- APOMYRMA [Amblyoponinae]
- Apomyrma Brown, Gotwald & Lévieux, 1971: 259. Type-species: Apomyrma stygia, by original designation.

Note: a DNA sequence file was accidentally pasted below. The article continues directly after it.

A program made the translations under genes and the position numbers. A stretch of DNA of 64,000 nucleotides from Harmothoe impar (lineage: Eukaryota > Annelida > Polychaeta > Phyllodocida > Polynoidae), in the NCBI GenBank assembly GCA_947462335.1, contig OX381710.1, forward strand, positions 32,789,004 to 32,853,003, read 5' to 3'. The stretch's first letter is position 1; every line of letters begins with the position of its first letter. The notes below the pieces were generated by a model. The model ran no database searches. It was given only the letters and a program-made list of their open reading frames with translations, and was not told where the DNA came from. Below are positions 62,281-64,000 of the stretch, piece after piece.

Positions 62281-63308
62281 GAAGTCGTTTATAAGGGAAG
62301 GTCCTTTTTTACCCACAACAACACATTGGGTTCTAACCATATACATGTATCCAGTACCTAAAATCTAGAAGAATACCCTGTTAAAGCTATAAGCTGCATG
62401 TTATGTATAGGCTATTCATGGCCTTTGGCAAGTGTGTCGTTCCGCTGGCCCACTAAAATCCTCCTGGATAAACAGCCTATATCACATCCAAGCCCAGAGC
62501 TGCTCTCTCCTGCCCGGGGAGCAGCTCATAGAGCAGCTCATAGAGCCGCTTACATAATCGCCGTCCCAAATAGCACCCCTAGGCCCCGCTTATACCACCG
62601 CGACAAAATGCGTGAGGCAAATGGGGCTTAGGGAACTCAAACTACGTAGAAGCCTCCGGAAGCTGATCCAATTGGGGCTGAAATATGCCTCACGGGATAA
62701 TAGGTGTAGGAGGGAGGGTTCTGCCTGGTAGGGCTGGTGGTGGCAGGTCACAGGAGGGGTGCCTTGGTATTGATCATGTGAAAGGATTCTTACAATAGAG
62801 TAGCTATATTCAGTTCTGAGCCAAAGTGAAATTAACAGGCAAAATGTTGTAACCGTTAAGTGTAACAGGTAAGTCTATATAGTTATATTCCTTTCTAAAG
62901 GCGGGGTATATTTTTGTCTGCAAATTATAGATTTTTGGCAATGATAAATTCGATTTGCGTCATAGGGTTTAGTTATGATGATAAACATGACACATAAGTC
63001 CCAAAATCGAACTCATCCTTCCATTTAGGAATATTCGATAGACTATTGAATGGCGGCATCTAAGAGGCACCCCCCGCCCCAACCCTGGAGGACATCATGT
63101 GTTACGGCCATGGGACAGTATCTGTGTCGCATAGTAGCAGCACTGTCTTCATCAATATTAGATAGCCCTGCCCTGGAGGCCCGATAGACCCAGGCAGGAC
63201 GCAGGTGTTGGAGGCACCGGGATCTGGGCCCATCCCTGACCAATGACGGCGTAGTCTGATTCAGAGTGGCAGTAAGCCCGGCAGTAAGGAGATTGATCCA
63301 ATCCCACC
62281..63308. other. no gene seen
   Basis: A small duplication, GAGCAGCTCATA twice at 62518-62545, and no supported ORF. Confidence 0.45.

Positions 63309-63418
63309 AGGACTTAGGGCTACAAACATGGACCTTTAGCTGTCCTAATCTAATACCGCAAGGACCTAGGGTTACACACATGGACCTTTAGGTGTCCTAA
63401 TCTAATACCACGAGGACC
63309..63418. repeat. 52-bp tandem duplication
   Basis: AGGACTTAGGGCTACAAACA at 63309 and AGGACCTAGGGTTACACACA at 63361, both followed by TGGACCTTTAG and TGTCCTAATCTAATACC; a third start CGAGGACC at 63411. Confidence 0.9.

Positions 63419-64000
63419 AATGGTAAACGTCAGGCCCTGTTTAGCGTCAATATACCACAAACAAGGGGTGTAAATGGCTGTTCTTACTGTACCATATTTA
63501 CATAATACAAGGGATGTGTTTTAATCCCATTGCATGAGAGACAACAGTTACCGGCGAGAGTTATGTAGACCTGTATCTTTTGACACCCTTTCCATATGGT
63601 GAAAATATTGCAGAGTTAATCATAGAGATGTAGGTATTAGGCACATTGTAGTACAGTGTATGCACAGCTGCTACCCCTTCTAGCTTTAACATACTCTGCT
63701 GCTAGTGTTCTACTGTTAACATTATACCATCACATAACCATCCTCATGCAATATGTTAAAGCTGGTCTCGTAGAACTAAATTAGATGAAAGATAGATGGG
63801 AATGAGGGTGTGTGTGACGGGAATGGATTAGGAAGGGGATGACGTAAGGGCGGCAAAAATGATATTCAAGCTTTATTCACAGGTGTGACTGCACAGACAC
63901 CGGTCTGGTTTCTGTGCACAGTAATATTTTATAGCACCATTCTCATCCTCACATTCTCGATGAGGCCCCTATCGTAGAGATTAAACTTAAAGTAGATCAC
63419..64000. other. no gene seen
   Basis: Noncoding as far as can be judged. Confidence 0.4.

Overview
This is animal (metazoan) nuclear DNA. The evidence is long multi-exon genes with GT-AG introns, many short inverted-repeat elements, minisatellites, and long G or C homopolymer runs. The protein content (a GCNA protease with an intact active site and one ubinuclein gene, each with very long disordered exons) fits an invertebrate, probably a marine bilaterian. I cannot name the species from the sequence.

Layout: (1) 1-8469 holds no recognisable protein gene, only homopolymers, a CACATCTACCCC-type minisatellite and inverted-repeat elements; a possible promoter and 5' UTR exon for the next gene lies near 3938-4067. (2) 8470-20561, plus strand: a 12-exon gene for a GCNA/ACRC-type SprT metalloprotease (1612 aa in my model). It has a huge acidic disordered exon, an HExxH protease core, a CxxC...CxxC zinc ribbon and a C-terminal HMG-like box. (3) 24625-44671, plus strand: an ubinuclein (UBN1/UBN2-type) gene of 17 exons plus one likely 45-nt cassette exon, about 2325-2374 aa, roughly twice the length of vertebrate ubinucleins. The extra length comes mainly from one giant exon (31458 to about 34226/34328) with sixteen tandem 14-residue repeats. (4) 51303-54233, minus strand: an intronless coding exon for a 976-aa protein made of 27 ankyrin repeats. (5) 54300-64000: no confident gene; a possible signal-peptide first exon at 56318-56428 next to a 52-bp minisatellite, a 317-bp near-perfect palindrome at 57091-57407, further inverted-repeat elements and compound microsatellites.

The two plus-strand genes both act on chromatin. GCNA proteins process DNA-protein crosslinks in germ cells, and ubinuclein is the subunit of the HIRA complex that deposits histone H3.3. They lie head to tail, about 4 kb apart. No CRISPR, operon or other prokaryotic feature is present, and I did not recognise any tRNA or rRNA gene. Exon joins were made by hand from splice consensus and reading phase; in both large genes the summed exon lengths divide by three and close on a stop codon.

Head oblong, depressed, parallel-sided, with rounded corners (like that of many female pristocerine Bethylidae), anterior corners of head unarmed. Eyes and ocelli lacking. Antennae 12-segmented, scapes very short and clavate, funiculus robust, with an indistinct 4-merous club. Antennal sockets round, impressed, completely exposed, the frontal carinae extremely reduced and indistinguishably fused with the reduced median portion of the clypeus to produce a small, subtriangular tumulus or convex platform that trails a brief septum posteriad scarcely beyond the level of the posterior socket rims (see Fig. 5). Clypeus, except for the small raised median portion, impressed, very narrow and not distinctly demarcated behind, its anterior border shallowly but broadly concave, unarmed. The basal part of the labrum forms a straight line within the clypeal concavity, and bears a row (actually backed by a second row) of peg-like teeth that seem at first sight to spring from the clypeal margin. These teeth fill the narrow space between the clypeus and the normally closed mandible. Mandibles short, gently curved, and linear, with bidentate apex and a few blunt, spaced teeth on apical half of inner border. Labrum broader than long, .sides converging distad; apex broadly emarginate; extensor surface with two irregular rows of peg-like teeth (or modified hairs) on basal half. Maxilla simplified from form of Stigmatomma pallipes (see Gotwald, 1969), without galeal comb, and galeal crown smoothly continuing the dorsal galeal margin; maxillary palpus 2-segmented. Labium apparently without paraglossal lobes; setae of subglossal brushes tapered to apices; labial palpi 2-segmented.